Policy Agenda: Healthcare
Access to affordable, quality healthcare significantly impacts small businesses because they and their employees have historically comprised a disproportionate share of the working uninsured, while those small businesses with coverage paid 18% more on average than larger companies. This changed when the Affordable Care Act (ACA) was enacted, which strengthened the small group market and provided healthcare to millions of small business owners. Indeed, more than half of all ACA marketplace enrollees are small business owners, self-employed or small business employees. But recent rollbacks to the ACA—including expanded access to junk plans and association health plans—have destabilized the market and caused small businesses and their employees, particularly women and people of color, to pay higher premiums at a time when affordable coverage is needed most.
We must protect and strengthen our nation’s healthcare system and the ACA. This will help close inequities in health coverage that plague our small business communities.
Top three priorities for Congress to support small business
- Strengthen the current system of subsidies that has helped make healthcare more affordable for many entrepreneurs. For example, we recommend offering additional cost sharing to those who are otherwise eligible for premium tax credits and have incomes below 400% of the federal poverty level (FPL) and expanding subsidies to people making up to 600% of FPL.
- Protect consumers from surprise billing by limiting patient cost-sharing to the amount they would owe to an in-network provider, setting a payment standard regarding what insurers owe providers in these situations and prohibiting providers from balance billing patients.
- Provide a special open enrollment period for individuals who lost their job or shut down their businesses as a result of COVID-19.
Expand access to coverage
- Guarantee health protections for individuals with pre-existing conditions. This includes ensuring that Section 1332 "state innovation" waivers uphold the ACA's principles and do not encourage people to sign up for less comprehensive coverage or destabilize the insurance markets.
- Close the coverage gap by continuing to expand Medicaid in states that haven’t done so. Roughly 616,000 small business employees could gain coverage if all remaining states expanded Medicaid.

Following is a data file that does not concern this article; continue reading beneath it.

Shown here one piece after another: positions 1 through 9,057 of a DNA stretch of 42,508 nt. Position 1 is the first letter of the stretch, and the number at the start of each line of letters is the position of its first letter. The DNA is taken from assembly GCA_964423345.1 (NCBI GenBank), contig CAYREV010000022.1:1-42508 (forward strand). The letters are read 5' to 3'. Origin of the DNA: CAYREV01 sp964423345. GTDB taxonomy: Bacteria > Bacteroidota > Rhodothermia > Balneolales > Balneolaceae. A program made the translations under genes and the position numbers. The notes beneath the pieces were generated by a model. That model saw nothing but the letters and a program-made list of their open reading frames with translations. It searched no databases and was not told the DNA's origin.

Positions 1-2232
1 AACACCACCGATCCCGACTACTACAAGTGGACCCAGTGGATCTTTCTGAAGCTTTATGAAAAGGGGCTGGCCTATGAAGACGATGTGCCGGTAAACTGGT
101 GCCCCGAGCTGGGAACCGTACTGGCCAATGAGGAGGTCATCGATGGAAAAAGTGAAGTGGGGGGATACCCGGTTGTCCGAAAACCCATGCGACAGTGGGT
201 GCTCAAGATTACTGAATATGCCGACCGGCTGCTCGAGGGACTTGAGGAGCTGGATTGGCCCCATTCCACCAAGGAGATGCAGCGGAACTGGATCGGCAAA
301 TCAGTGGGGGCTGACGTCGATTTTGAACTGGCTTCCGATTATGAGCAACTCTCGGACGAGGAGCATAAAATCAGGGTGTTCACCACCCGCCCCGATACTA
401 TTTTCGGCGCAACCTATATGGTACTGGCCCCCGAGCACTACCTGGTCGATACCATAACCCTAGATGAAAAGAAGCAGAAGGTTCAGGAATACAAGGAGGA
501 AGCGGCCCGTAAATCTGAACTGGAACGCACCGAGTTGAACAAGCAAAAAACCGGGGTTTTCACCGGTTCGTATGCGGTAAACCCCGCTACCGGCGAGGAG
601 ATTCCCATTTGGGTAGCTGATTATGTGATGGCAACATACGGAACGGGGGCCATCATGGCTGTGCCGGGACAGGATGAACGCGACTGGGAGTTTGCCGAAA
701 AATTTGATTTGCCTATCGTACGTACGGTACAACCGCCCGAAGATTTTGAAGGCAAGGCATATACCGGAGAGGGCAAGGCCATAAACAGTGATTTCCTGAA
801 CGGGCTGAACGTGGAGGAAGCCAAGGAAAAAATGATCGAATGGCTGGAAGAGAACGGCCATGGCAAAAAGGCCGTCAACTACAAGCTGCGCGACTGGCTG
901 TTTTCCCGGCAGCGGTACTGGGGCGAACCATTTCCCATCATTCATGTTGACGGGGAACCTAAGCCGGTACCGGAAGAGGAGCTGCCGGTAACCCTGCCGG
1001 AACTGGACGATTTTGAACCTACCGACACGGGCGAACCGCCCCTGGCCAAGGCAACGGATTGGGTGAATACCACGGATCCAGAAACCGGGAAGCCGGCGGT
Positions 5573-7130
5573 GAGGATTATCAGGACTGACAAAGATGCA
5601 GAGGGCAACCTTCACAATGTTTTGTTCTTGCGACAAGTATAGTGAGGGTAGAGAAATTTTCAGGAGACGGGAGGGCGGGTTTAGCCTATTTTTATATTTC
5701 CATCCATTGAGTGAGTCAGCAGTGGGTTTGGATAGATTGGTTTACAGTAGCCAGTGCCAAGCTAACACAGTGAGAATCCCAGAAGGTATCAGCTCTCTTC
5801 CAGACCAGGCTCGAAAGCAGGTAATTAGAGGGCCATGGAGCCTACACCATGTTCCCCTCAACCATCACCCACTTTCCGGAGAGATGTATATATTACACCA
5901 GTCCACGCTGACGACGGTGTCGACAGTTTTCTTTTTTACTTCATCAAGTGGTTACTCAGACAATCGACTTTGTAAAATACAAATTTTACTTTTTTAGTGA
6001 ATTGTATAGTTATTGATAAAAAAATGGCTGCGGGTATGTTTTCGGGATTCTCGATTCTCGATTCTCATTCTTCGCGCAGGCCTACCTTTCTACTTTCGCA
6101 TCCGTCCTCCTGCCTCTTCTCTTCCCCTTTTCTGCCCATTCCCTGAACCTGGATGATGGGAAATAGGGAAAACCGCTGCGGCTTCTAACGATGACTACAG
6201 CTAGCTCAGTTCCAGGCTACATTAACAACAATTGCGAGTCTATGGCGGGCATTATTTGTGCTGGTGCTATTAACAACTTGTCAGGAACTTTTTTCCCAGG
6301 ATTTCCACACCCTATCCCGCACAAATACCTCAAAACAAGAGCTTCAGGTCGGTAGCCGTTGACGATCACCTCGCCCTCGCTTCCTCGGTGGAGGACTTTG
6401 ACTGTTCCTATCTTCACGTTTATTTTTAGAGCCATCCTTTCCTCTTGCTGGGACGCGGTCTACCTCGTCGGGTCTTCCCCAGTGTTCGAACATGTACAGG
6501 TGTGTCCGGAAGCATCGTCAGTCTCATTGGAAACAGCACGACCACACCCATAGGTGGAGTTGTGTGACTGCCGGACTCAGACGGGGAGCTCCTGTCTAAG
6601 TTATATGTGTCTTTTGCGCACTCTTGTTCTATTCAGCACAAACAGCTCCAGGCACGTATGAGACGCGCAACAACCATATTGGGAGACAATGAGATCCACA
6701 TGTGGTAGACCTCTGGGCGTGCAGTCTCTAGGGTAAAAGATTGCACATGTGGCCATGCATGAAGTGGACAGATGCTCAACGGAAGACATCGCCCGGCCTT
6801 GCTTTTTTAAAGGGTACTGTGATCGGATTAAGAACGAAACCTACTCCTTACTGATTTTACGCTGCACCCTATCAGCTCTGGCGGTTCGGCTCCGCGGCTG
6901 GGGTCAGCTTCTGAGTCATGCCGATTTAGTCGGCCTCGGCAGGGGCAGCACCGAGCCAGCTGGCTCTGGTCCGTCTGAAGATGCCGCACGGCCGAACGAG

- Provide additional health coverage options by allowing people to buy in to Medicare or Medicaid.
- Ensure access to reproductive healthcare and birth control, which our polling shows is critical to women entrepreneurs as they launch and grow their businesses.
Aggressively address underlying issues of cost and affordability
- Address the rising costs of prescription drugs, as these costs are hurting small business owners' bottom lines.
- Pass healthcare tax equity for the self-employed so that freelancers can deduct their healthcare expenses from their FICA tax obligations-just like other business entities.
- Strengthen market stability
- Block the extension of short-term, limited duration insurance plans. These plans are intended to fill gaps in coverage in the event of job loss or other life changes, but are not required to cover essential health benefits like prescription coverage or mental health treatment and can come with hefty deductibles. Leaving them in place will cause younger and healthier people to leave the marketplaces and create an unbalanced risk pool that raises costs for everyone else.
- Oppose efforts to implement association health plans (AHPs), which would encourage younger, healthier groups to purchase inadequate coverage, thus increasing costs for most of the small group market.
- Create a reinsurance program to help stabilize premiums in the health insurance marketplaces by providing support for insurers facing high financial losses.
- Guarantee payments to insurers for cost-sharing subsidies, which will help many entrepreneurs and small business employees afford health coverage.
- Strengthen risk adjustment for carriers in order to keep costs down for consumers and incentivize insurers to remain in the health insurance marketplaces.
- Reinstate the individual mandate to ensure that healthcare risk pools are as robust as possible, bringing down healthcare costs for everyone.